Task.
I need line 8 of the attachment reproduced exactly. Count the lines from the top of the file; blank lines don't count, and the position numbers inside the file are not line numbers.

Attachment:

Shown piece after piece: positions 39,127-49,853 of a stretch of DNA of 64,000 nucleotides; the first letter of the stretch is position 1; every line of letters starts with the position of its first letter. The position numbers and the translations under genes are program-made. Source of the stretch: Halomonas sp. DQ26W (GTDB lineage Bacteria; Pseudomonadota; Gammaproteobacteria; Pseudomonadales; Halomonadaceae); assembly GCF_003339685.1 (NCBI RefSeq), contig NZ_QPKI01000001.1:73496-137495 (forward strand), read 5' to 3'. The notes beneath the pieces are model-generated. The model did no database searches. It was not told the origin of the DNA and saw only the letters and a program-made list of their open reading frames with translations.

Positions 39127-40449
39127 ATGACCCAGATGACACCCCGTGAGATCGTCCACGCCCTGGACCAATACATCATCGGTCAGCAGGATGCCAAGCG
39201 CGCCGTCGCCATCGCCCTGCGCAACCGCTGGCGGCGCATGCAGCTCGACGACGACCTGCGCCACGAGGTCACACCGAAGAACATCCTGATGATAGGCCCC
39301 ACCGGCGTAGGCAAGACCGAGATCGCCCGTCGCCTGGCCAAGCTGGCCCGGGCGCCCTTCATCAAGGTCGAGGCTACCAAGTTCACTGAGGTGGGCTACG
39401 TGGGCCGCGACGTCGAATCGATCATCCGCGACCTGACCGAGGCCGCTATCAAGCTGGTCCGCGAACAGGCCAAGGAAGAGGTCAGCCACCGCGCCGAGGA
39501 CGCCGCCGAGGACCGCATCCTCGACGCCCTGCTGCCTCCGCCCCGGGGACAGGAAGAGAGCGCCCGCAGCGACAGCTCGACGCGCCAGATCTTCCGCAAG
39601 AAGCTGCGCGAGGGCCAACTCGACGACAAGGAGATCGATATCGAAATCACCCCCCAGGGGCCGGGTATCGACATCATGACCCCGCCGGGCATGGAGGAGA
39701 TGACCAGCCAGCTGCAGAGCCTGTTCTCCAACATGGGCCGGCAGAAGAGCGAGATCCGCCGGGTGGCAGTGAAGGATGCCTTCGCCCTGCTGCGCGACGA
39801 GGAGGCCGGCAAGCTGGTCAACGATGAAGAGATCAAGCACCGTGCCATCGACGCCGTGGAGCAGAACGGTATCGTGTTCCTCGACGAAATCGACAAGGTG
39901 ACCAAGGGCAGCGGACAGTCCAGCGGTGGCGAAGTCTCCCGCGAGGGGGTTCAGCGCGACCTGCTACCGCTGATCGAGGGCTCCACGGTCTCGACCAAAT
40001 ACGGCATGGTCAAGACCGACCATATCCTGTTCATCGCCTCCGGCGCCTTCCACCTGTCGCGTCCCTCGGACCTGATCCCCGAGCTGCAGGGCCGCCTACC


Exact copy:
39601 AAGCTGCGCGAGGGCCAACTCGACGACAAGGAGATCGATATCGAAATCACCCCCCAGGGGCCGGGTATCGACATCATGACCCCGCCGGGCATGGAGGAGA